During the season Fridays tend to be rather frenetic with weddings to arrange and flowers to be picked for our Saturday shop, last minute pick ups and arrangements to be made for all the Saturday goings on and of course there are still the plants themselves that need looking after.
I am fortunate to have a more than capable team of both growers and florists to help me make all of this work possible in just one day.
Back in September I had the pleasure of being visited by photographer Mark Lord who was keen to record all these activities and capture a few good animal shots at the same time.
I first noticed Mark’s work whilst looking at Waterperry Garden’s website where he spent the last two years capturing some sublime images of their gardens, flowers and gardeners. Mark has both a garden photography blog in which we appear and a website for his wedding and portrait work.
I have to confess I particularly like his animal portraits and I am always keen to get my whippets photographed as much as possible!
Mark arrived bright and early which is always the perfect time lighting wise to photograph the garden but perhaps not my most attractive hour – oh well, as ever the flowers must come first!
We always pick for a Saturday wedding on a Thursday apart from some of the key blooms, in this case dahlias and roses which I want to look as ‘vital’ as possible.
So my first job is selecting specific flowers for the bouquet work. I am a bit of a control freak when it comes to picking roses and unless I am really up against it always cut those precious blooms myself, despite the thorns it is a job I savor.
Everyone else is sent to the field to ‘walk the line’ as we affectionately call our 100 metre long dahlia row. Flowers are picked into our trusty dutch buckets which we buy in from Holland by the pallet load. Once back at the packing shed they are conditioned and stored in our walk in chiller.
A coffee break….followed by lots and lots of floristry……
Lucy and ‘Scratch’ are on buttonhole duty and I take up my usual spot at the bouquet table.
I have quite a structured approach to making bouquets especially when there are multiple bridesmaids. Each bouquet has a bucket in which the prepared ingredients go into, that way I can ensure everyone has their fair share and all the arrangements are consistent.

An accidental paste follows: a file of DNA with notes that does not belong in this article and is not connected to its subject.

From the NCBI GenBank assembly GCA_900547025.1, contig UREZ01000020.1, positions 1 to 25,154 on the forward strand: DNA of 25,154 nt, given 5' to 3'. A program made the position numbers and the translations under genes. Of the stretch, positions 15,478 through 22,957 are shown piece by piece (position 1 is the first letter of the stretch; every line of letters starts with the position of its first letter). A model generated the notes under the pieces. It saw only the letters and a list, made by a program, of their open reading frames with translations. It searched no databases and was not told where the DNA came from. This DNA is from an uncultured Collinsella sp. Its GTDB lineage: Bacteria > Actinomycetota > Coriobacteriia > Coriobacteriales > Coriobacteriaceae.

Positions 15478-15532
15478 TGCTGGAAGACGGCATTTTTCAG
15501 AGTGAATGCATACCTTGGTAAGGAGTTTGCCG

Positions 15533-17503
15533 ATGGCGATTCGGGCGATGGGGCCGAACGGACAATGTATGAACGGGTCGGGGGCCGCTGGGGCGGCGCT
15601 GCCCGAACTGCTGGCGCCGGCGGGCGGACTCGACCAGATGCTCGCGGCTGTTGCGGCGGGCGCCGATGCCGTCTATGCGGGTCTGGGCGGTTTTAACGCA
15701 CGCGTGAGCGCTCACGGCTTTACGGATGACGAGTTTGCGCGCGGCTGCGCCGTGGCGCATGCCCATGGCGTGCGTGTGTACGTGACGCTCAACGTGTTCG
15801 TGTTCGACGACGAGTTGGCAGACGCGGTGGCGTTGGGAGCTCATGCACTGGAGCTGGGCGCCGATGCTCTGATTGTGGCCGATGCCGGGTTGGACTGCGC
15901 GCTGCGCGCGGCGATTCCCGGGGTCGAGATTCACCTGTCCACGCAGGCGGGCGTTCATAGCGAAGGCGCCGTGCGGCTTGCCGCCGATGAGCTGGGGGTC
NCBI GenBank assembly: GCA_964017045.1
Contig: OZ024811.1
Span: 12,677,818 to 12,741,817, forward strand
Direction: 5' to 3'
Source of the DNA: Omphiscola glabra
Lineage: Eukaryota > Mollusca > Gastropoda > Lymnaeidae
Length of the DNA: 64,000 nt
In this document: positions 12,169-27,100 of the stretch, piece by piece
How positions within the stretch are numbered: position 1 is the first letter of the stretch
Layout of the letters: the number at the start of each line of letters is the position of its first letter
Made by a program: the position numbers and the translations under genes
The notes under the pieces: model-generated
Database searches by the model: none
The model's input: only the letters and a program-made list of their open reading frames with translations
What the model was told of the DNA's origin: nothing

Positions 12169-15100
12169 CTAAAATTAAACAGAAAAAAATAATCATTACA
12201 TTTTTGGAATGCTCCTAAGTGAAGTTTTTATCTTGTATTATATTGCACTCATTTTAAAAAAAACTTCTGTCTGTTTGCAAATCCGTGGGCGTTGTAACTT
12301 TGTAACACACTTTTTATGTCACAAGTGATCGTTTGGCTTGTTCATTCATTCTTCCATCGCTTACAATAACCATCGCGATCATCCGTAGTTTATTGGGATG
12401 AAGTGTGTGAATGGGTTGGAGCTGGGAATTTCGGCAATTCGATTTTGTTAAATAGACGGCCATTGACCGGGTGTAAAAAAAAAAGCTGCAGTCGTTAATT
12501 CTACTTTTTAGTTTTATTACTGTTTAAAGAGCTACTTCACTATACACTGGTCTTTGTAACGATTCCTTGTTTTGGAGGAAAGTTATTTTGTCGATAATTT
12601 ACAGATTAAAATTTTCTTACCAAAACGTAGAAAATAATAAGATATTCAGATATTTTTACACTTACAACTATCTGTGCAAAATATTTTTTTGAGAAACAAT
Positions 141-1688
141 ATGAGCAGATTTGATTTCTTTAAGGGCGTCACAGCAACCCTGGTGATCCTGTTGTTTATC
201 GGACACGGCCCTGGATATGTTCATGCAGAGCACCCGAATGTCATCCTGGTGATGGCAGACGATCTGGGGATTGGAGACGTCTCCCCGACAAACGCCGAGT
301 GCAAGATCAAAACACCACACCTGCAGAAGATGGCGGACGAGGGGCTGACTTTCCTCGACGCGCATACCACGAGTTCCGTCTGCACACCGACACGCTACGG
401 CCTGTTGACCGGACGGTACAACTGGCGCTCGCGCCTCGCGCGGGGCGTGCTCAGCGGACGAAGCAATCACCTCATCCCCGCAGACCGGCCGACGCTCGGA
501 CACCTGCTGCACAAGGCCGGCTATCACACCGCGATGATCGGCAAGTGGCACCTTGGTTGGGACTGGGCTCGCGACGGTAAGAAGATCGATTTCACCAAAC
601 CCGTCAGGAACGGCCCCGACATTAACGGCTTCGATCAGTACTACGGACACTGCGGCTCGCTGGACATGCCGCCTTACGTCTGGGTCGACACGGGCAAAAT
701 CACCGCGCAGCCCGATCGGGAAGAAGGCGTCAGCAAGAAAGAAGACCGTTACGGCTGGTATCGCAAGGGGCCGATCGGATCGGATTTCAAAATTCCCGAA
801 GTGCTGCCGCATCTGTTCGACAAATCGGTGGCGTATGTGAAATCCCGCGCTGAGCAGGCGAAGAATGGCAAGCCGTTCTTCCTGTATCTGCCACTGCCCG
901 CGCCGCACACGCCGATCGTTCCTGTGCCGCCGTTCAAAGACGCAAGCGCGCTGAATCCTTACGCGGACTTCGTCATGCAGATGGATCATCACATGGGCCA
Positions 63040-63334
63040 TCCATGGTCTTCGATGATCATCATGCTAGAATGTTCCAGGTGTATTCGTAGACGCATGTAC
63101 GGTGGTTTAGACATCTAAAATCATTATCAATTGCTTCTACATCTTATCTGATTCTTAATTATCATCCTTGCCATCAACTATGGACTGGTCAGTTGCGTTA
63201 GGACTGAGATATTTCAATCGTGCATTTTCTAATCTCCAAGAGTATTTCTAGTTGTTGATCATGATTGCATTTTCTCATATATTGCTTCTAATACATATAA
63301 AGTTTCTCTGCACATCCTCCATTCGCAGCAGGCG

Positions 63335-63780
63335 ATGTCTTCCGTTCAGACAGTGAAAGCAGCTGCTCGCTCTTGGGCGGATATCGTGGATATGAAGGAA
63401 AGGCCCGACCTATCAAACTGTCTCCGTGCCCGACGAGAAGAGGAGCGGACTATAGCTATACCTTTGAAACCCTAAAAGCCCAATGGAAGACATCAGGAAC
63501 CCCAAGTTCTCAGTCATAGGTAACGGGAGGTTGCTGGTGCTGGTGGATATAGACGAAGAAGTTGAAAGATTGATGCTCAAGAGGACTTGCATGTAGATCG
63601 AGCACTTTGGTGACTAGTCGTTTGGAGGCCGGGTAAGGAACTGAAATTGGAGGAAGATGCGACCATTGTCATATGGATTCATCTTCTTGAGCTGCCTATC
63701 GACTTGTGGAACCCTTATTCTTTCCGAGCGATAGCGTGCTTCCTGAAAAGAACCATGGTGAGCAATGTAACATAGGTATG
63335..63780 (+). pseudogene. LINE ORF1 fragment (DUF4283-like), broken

Once assembled I tie them off with raffia which will be replaced in the morning with tape and silk ribbon, this helps to loosen them up and achieve the wild, ‘grown in’ look I am after.
Ash brings in the Saturday shop haul from the field in our back-saving harvesting buggy – it’s saved us a lot of walking this year. Looking like it originates from a pre-atomic era, it is a lot of fun to drive and there’s space for a lucky passenger. The one wheel at the front results in a nifty turning circle and it makes quick work of harvesting, essential on hot days.
Everything Ash and I do is centered around my mantra ‘minimum effort maximum results’ with six acres to cultivate and seventy weddings to supply and arrange it is the only way to make it work.
I am working on a new series of full day floristry workshops at the moment, some I hope will be collaborative and all will focus on capturing the essence of each season. I plan to release the dates in the New Year with my next blog post.
Talking of seasons I have always claimed to be a Spring girl, I love the freshness of everything and I guess I feel pretty good at the beginning of the season too. But I am becoming increasingly fond of the end of the season when there is a lot more to play with in both our cutting fields and beyond on my regular dog walks.